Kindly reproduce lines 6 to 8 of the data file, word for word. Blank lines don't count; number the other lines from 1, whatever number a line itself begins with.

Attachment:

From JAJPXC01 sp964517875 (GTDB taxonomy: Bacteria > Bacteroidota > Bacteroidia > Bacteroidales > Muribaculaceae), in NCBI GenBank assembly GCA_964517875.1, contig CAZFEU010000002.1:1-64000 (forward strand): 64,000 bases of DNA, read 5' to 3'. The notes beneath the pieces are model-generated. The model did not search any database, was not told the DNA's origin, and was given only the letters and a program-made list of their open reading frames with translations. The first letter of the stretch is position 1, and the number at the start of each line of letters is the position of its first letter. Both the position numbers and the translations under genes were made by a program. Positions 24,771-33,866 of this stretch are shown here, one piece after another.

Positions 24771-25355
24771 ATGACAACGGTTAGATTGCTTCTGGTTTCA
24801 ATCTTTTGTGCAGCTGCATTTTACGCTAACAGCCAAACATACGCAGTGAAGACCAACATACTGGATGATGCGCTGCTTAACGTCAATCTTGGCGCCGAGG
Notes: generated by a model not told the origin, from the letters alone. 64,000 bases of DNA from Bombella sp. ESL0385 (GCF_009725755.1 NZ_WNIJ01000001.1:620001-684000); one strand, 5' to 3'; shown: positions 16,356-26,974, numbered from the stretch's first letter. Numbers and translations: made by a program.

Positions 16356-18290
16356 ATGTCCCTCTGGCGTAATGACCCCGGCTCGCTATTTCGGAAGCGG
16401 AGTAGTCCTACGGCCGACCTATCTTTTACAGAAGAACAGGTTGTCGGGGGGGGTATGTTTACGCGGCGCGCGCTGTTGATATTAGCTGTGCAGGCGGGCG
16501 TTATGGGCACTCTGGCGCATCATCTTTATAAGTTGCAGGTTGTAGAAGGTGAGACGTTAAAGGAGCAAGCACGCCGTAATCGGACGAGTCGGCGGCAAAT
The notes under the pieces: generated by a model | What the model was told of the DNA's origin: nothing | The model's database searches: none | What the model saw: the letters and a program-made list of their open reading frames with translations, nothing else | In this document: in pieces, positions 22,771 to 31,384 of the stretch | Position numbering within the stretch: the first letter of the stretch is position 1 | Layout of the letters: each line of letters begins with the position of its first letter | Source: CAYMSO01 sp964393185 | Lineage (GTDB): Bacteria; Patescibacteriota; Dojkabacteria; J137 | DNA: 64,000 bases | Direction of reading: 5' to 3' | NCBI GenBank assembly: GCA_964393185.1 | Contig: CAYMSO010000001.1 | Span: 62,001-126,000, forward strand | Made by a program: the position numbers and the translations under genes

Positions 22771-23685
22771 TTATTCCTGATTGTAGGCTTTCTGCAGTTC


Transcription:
Positions 16356-18290
16356 ATGTCCCTCTGGCGTAATGACCCCGGCTCGCTATTTCGGAAGCGG
16401 AGTAGTCCTACGGCCGACCTATCTTTTACAGAAGAACAGGTTGTCGGGGGGGGTATGTTTACGCGGCGCGCGCTGTTGATATTAGCTGTGCAGGCGGGCG